How to Draw Treasure Chests

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To draw a treasure chest, use three-point perspective to create a dramatic downward view, construct the base with a few simple shapes and add details to illustrate the material it is made from. Sketch out a treasure chest with a demonstration from an experienced artist and art supply store employee in this free video on drawing and painting.

Part of the Video Series: Drawing & Painting Tips
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Video Transcript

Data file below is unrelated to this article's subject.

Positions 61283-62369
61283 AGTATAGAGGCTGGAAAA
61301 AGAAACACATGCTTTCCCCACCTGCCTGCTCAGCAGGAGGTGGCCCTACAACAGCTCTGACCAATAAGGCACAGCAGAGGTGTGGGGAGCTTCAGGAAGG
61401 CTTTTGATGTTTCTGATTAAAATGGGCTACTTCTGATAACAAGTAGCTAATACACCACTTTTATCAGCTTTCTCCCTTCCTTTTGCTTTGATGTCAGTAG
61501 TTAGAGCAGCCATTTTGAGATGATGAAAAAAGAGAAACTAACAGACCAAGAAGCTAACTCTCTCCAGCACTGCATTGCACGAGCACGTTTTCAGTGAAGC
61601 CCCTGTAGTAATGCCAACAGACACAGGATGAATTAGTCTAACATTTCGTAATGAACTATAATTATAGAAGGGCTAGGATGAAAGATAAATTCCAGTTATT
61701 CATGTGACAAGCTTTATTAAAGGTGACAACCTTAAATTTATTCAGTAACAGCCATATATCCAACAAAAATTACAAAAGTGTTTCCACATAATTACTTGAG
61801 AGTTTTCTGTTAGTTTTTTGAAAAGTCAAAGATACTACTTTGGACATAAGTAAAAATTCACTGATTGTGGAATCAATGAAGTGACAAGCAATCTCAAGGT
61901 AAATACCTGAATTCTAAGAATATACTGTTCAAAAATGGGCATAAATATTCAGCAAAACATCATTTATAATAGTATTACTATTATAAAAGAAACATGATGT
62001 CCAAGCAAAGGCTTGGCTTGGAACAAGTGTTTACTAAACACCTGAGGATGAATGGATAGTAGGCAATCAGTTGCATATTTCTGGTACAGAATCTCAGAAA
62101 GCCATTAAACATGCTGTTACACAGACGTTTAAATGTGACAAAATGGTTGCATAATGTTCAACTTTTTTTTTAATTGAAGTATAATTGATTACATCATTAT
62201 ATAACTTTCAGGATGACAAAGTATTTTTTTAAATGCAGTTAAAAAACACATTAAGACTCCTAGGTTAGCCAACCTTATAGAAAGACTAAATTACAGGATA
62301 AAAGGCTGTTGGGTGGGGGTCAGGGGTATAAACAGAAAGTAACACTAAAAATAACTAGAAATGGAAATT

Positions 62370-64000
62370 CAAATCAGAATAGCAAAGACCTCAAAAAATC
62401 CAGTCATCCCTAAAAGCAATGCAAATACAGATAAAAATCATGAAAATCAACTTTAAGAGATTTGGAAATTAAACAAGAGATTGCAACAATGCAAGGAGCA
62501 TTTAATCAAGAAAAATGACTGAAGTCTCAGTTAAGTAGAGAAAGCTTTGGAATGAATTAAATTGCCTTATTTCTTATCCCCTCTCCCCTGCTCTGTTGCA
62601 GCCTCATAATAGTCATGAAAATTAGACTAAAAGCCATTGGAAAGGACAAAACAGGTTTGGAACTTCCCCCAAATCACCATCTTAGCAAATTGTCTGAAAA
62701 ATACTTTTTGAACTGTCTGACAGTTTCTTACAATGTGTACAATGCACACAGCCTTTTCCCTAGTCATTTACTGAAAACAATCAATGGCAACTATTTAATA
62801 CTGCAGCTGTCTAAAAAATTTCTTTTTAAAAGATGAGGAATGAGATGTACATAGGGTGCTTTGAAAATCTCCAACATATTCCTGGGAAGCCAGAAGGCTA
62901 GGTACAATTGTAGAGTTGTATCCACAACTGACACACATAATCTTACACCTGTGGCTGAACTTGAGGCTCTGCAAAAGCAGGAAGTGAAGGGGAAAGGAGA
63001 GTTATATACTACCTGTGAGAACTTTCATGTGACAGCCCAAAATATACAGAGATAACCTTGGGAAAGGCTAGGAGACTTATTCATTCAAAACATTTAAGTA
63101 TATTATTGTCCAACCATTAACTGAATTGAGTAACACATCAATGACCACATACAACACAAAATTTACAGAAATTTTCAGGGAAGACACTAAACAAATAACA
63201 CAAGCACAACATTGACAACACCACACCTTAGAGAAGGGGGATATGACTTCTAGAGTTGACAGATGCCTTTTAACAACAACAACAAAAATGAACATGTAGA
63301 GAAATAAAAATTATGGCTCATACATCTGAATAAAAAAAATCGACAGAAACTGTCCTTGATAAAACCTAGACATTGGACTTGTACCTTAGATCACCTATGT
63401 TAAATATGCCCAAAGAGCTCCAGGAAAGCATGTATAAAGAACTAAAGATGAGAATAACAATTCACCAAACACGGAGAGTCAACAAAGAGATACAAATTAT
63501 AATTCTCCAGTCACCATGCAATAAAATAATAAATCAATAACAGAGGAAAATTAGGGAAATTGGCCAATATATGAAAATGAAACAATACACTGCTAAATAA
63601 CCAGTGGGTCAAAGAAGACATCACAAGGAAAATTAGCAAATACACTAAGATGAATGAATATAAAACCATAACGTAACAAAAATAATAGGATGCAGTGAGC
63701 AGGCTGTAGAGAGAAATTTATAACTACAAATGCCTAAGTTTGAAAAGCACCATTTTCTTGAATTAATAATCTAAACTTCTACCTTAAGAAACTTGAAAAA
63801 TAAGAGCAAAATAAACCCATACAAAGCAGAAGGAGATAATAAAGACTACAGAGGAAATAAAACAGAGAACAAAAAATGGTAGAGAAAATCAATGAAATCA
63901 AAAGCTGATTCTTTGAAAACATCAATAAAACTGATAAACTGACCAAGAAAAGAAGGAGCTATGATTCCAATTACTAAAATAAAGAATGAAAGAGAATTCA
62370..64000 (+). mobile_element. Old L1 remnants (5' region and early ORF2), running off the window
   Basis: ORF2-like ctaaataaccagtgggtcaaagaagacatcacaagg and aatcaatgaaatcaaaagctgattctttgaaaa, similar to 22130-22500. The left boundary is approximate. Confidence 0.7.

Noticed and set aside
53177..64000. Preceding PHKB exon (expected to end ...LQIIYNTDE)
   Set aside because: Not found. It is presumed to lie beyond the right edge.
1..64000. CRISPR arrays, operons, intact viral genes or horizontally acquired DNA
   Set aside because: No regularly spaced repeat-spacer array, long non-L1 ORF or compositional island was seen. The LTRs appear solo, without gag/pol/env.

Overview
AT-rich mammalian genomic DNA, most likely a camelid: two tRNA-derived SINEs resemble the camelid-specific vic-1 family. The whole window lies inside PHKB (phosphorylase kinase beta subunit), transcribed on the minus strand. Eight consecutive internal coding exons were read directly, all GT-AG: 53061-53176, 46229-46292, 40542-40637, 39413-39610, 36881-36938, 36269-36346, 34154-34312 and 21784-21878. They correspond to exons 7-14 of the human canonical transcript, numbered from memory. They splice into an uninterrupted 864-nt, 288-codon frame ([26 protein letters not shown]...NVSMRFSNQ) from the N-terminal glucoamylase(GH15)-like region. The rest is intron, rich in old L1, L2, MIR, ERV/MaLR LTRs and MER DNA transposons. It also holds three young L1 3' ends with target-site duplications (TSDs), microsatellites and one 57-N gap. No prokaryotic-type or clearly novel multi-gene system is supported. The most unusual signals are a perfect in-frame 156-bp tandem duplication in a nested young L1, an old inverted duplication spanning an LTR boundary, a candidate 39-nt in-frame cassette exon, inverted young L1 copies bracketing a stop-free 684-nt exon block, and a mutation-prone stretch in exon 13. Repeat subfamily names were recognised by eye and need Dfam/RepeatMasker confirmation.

Hello, my name is David Lamplugh, and I work for Asel Art Supplies, in Austin, Texas. I'm here today to answer the question how do you draw a treasure chest. I put in the horizon line, cause' what the hey, and there is the down perspective. There are the two vanishing points. Gettin' a little more complicated here. Doin' a couple vanishing points; actually, three vanishing points cause' these lines radiate down now, the lid like that. The lid is kind of an half oval in shape. This exercise are like anything that's almost like a still life. It's it's all going to be, you're all going to be building these things out of shapes. You notice I'm doing rectangles and base shapes like ovals and stuff, and just trying to get them in an perspective before you go into detail, like reflection and that type of stuff. This box has is made of wood. You're going to want to make it solid, so you really show that it's solid; it can hold a whole bunch of jewels which are very heavy. When these chests used to be used in olden, ye olde days they were quite heavy, and if you put them down wrong wooden corners that were mitered together would get smashed, so they tended to put iron ribbing on the outside. The idea came from making barrels. Now, what would a pirate chest be without handles? You couldn't take it anywhere; it would just sit there, so you might want to put in a handle. This one that I got in photo reference has a wooden handle. I think I will second that emotion and do it with a wooden handle. Tryin' to; I frequently will do these kind of sweeping motions back to my vanishing points to make sure I don't lose sight entirely of them. Sometimes I'll say, you know what? I was just kind of messin' with that vanishing point. It really is not where I thought it was right there. It's more like right there. So, there's my third vanishing point. Now, you can do all this stuff and line it out with a ruler, and I exhort you for doing it. In three point perspective like this sometimes this bottom vanishing point is quite a bit down here, and it can be very complicated drawing radiating lines to it. Okay, we need to get to some treasure because, you know, this chest, all well and good, is nothin' but an old chest if there isn't some treasure in it, so and that's really what you want to see, what I got in here. All treasure chests; to make them treasure chests a good idea is strings of pearls. Kind of easy to draw; they're made up of little balls. You want to have kind of a pile of coins, and that pile has dimensionality and it works in perspective. Anyway, it's time we put a goblet or something else in here, so we can get some bigger objects in there. Again, the goblet is in relative perspective. I'm going to put little handles on it. Maybe it's somebody's bowling trophy or pirating trophy; whatever pirates get, you know, world's most booty, I don't know. So, we got couple reflection lines. These are from, you know, darker shapes up here. And that is how you draw a treasure chest.


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